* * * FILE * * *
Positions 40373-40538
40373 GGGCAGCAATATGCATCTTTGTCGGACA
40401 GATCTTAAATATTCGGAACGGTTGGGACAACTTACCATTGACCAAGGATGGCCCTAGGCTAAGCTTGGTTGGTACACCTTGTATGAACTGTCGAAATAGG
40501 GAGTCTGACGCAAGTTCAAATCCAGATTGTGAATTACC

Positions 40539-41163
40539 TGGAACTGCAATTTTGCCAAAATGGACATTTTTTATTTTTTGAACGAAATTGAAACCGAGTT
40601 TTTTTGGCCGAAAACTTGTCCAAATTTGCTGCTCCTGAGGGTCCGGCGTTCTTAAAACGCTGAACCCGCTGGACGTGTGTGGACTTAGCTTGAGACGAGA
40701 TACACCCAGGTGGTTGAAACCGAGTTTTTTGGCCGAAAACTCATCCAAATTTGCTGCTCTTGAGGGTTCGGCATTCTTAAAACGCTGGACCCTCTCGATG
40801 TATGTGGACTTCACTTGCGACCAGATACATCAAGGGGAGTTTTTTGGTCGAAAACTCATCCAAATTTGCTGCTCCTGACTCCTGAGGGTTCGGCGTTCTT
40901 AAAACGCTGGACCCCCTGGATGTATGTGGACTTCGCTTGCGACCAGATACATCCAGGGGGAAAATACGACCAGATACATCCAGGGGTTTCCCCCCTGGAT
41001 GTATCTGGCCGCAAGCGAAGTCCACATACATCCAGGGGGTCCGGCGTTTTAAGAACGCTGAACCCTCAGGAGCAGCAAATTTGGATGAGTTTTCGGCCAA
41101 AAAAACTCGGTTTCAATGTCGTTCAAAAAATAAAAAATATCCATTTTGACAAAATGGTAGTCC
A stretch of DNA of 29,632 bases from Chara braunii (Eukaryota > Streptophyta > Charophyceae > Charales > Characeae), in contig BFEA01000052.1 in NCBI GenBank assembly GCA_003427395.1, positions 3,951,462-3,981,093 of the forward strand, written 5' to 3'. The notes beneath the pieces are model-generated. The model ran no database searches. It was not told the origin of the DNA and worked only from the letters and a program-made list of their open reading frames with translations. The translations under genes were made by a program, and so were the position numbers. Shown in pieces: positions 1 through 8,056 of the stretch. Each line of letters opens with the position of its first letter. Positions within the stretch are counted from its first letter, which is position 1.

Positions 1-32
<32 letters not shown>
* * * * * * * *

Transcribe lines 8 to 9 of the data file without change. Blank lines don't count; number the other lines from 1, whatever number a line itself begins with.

40701 TACACCCAGGTGGTTGAAACCGAGTTTTTTGGCCGAAAACTCATCCAAATTTGCTGCTCTTGAGGGTTCGGCATTCTTAAAACGCTGGACCCTCTCGATG
40801 TATGTGGACTTCACTTGCGACCAGATACATCAAGGGGAGTTTTTTGGTCGAAAACTCATCCAAATTTGCTGCTCCTGACTCCTGAGGGTTCGGCGTTCTT